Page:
Don't forget the fact that if you are one of a couple, your partner/spouse should be working as well. Two incomes, even if they're not much, should be quite adequate to support your living expenses.

    To be perfectly honest, though, I really think you have no business worrying so much about "starting your life," as you say. 20 is ridiculously early. Unless you're already engaged or something, and have people breathing down your neck to hurry up and start having kids :rolleyes:, you've got plenty of time to get a PhD. Go ahead and do it, I'd say.
  10. Dec 27, 2009 #9
    I dont know if you would want to consider this, but you could get a PhD in Engineering. With this you could go directly into the workforce after attaining the degree as opposed to the years of postdoc work that you mentioned earlier that is related to physics. Also, engineering opens up a lot more careers that would go along with "starting a life" (ie more job opprotunities, higher salary, etc). You could go into industry as well with a physics PhD (just ask twofish-quant) but it is harder.
  11. Dec 27, 2009 #10
    TA/Ra positions have two parts: tuition reimbursement credits or whatever the school offers, and a living stipend. The stipend is usually just for living expenses and separate from the tuition stuff.

    Also, don't write off marriage and kids just 'cause you're doing grad school. It's doable and possible and even feasible, and a lot of the people at my school are in that position (kids+marriage and going for a phd.) Just pick a school/adviser that's open to that kind of environment, someone who'll understand that you can't show up 'cause the babysitter disappeared. I know girls who give birth while in difficult programs (masters psych, architecture, mechanical engineering); it just takes really good time management to pull it off.

    Seconding this. I've got lots of friends supporting a family on one teaching salary and no stipend, and it's difficult by around the 2nd or 3rd kid, but doable. And this is NYC, where cost of living is high, so I assume it's possible almost everywhere.

    At the end of the day, do whatever will make you happier, but don't limit yourself 'cause you think it's not doable.
  12. Dec 28, 2009 #11
    Don't worry about that. Also don't time things like relationships and kids for career reasons. One thing that I've found is that people that think that they don't make enough money as a TA to get married and have kids, also tend to think that they don't have enough money once they get a post-doc/assistant professorship/whatever.

    It's enough to survive. Also TA/RA's often get subsidized housing and tuition discounts/waivers. TA/RA jobs exists because schools need cheap labor to run classrooms and labs. It's a "real job" in that you are getting money for performing necessary services.

    It's really not. There's a reason that people in academia tend to marry each other. If you *like* the academic life, it's not that difficult to find someone else that does. On the other hand if you don't like the academic life and are doing it to get a better job (not that there is anything wrong with that), you really need to reconsider getting a Ph.D.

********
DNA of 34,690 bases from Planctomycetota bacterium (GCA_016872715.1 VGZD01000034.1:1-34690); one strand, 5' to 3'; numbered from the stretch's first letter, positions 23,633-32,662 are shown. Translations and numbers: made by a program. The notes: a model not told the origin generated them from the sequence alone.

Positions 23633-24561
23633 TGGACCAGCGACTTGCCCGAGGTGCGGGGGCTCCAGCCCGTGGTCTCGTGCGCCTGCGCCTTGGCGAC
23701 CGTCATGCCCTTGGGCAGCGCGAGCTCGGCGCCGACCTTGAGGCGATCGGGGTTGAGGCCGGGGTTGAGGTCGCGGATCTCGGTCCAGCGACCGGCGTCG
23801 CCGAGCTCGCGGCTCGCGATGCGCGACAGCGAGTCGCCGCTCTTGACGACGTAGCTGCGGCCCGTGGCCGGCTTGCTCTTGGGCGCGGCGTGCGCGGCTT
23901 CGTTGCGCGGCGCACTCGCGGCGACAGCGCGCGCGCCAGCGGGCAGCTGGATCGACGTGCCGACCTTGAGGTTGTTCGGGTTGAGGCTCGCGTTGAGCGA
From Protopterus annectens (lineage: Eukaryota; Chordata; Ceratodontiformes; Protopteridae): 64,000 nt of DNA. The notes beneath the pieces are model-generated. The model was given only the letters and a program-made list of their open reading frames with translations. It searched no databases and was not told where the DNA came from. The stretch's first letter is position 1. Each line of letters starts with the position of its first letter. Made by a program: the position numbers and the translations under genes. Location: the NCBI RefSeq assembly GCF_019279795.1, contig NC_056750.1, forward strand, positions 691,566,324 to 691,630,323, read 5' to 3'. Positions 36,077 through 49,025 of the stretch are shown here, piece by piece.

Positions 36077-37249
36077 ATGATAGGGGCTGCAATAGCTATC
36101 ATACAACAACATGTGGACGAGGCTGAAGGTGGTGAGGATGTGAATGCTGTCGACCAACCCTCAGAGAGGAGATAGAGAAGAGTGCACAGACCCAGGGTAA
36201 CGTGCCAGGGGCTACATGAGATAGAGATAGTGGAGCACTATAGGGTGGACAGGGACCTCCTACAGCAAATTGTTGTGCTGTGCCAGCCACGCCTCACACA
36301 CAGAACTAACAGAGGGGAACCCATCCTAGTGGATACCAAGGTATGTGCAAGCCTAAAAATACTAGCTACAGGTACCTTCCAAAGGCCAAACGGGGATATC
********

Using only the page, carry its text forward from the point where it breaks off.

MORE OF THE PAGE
Something that you have to realize is that the salaries go up, but the lifestyle really doesn't change all that much if you go the Ph.D. route. If you marry someone that has problems with living the life of a graduate student, they may not be that thrilled about living the life of an industrial researcher or assistant professor.
  13. Dec 28, 2009 #12
    I can understand that after finishing your BSc/PhD you always start as a cheap labor (I guess it doesn't matter if you work as a eng/cs specialist in industry or as a scientist in academia). When are you allowed to conduct your own research/projects/ideas? Is this even possible or if you don't start your own business or do research after working hours you will be cheap labor forever (or become manager)?
  14. Dec 28, 2009 #13
    Just because you are cheap labor doesn't mean that you aren't cheap *creative* labor. It turns out that RA's/TA's have a lot of discretion to conduct research on their own research/projects/ideas, and dissertation advisors are advisors.

    At the same time, people that are senior don't have total discretion to go after their own research/project/ideas since they have to do a lot of politicking/grant writing to get money to fund their research. If you want $10 billion to fund a super-collider, you end up in a lot of committee meetings.

    One interesting irony of the modern economy is that creative jobs pay less. Astrophysics is more fun than being a program tester, which is one reason it pays less.

    The other thing is that "cheap labor" is relative. Wall Street likes physics Ph.D.'s because physics Ph.D.'s are willing to work really cheap, but what's considered cheap on Wall Street is considered a mint by most physics Ph.D.'s. You see the same thing about outsourcing to third world countries or for that matter graduate schools.
  15. Dec 28, 2009 #14


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    I would echo TwoFish-Quant's response to this.

    You don't always start as cheap labor once you have the PhD. I know people who have parlayed their PhD work into patentable products and gone into business to do very well for themselves.

    As far as conducting your own research, there are a lot of factors at play - some of which you control, some of which you don't. It's rare at any point to have absolute freedom, but you have choices all the time - which supervisor to pick, which project to take on (or to propose your own), which post-docs to apply for, which grants to pursue etc. But if research is your goal, work beyond 9-5 is more or less a requirement (in my experience anyway).
  16. Dec 28, 2009 #15
    What about ppl working in industry?

    Yeah I come from a poor country after all. What I mean is well-paid "cheap labor" (ppl who earn much but don't do anything creative).

    And they work on their own projects and ideas?

    Do you need to sleep in your office?
    Last edited: Dec 28, 2009